Similarly NCCE in conjunction with the United Nations Children‘s Education Fund (2007) in its revised Minimum Standard for NCE teachers included ECE courses using twelve Colleges of Education as pilot colleges, to ensure quality ECE teacher production. In spite of these efforts, schools are still faced with problems such as location of schools, sanitation, illumination, equipment and infrastructure which make provision for outdoor activities such as swinging, slides, merry go round, football pitch were grossly inadequate for pupils that will enable to engage in physical activities, thus social interaction becomes inhibited. With the above critical appraisal facing the ECE programme, the researcher sought to investigate the influence of early childhood education on academic achievement, moral and social behaviour of primary schools pupils in Kano State.
The major thrust of the study therefore is to determine the influence of ECE experience on academic achievement, moral and social behaviour of primary school pupils in Kano state and to determine whether ECE pupils benefitted more from ECE experience than their Non- ECE counterparts in subsequent learning (primary school).
1.3 Objectives of the Study The specific objectives of the study are to determine:
- The influence of Early Childhood Education on academic achievement in Mathematics of ECE and non – ECE primary school pupils in Kano state.
- The influence of Early Childhood Education on academic achievement in English Studies of ECE and non – ECE primary school pupils in Kano state.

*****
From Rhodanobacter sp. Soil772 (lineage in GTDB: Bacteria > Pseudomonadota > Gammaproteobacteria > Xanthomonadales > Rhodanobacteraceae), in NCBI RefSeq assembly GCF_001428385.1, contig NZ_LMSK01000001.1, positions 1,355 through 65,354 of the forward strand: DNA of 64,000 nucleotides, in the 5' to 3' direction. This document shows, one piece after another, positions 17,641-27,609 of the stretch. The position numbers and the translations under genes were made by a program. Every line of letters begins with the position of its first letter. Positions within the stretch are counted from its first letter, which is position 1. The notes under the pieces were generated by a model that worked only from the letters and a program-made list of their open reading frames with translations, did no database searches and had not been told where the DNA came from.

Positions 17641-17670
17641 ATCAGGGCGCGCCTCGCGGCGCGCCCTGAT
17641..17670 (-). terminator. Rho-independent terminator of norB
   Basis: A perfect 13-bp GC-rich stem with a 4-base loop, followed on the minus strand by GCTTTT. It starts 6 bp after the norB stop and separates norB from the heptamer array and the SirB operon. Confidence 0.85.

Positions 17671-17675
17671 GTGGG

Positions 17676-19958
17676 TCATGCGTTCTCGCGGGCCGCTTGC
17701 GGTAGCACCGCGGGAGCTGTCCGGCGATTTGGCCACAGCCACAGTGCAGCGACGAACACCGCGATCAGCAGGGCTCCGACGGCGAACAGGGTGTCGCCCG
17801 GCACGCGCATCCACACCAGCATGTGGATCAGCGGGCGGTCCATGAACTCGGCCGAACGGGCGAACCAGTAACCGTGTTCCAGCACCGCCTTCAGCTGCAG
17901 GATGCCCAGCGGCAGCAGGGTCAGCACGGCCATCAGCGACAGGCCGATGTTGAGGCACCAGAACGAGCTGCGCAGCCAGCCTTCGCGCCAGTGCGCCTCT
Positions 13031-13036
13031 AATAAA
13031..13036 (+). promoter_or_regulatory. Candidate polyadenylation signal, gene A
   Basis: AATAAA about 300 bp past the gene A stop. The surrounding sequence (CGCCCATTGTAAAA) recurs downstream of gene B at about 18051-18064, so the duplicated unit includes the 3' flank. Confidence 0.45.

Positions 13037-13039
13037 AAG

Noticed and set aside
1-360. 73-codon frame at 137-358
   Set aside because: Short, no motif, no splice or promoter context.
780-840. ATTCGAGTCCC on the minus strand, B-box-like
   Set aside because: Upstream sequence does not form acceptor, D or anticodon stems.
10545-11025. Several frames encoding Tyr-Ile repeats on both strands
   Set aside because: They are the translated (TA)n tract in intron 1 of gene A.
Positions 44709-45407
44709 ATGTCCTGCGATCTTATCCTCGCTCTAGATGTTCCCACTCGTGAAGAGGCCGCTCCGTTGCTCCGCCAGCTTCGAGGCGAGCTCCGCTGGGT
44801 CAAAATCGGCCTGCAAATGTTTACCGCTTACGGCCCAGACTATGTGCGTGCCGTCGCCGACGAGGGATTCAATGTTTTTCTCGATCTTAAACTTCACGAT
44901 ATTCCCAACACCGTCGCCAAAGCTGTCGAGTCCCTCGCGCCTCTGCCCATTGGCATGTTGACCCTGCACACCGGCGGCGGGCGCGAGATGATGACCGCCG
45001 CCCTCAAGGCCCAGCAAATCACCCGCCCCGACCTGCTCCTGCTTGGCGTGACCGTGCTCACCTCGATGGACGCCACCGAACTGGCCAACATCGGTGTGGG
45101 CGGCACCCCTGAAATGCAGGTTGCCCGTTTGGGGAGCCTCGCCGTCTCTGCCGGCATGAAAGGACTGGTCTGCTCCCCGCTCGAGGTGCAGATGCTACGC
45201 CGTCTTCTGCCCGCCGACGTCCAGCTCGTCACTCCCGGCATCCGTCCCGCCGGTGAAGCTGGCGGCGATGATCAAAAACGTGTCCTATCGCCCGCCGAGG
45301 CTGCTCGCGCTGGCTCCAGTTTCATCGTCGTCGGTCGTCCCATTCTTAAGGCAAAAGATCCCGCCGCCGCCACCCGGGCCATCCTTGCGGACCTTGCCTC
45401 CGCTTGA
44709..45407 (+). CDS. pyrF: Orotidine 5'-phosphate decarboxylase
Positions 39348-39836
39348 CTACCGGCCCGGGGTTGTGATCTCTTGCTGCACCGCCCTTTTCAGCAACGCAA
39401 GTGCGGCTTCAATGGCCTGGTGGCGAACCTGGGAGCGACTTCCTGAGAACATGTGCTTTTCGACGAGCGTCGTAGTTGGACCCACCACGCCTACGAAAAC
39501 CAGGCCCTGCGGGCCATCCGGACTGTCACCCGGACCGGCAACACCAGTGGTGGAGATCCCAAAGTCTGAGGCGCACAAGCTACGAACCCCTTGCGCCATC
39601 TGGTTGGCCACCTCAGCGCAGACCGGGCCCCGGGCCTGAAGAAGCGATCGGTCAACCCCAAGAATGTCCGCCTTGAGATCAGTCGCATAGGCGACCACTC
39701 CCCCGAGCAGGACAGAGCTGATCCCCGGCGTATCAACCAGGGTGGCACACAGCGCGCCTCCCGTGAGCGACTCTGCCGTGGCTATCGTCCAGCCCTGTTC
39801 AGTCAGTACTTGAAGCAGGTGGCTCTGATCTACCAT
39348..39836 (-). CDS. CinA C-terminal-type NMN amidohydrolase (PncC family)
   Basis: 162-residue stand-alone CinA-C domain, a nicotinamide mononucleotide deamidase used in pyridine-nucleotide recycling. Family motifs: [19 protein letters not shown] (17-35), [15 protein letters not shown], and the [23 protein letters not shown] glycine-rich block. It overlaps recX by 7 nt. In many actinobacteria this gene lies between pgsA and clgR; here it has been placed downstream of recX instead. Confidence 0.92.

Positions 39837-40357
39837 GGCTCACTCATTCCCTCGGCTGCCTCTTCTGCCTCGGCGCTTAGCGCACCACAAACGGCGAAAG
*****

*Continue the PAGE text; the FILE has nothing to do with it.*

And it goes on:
- The influence of Early Childhood Education on academic achievement in Basic Science and Technology of ECE and non – ECE primary school pupils in Kano state.
- The influence of Early Childhood Education on Moral behaviour of ECE and non – ECE primary school pupils in Kano state.
- The influence of Early Childhood Education on Social behaviour of ECE and non – ECE primary school pupils in Kano state.
1.4 Research Questions
The study intends to proffer answers to the following research questions: –
- To what extent does Early Childhood Education programme influence Academic Achievement scores in Mathematics of ECE and non-ECE primary school pupils in Kano State?
- What is the influence of Early Childhood Education programme on academic achievement scores in English Studies of ECE and non ECE primary school pupils in Kano State?
- To what extent does Early Childhood Education programme influence Academic Achievement scores in Basic Science and Technology of ECE and non ECE primary school pupils in Kano State?
- How does Early Childhood Education programme influence moral behaviour of ECE and non ECE primary school pupils in Kano State?
- How does Early Childhood Education programme influence social behaviour of ECE and non – ECE primary school pupils in Kano State?
1.5 Research Hypotheses
On the basis of the research objectives and research questions, the following null hypotheses were formulated: –
H01: There is no significant difference in academic achievement scores in Mathematics between ECE and non – ECE primary school pupils in Kano State.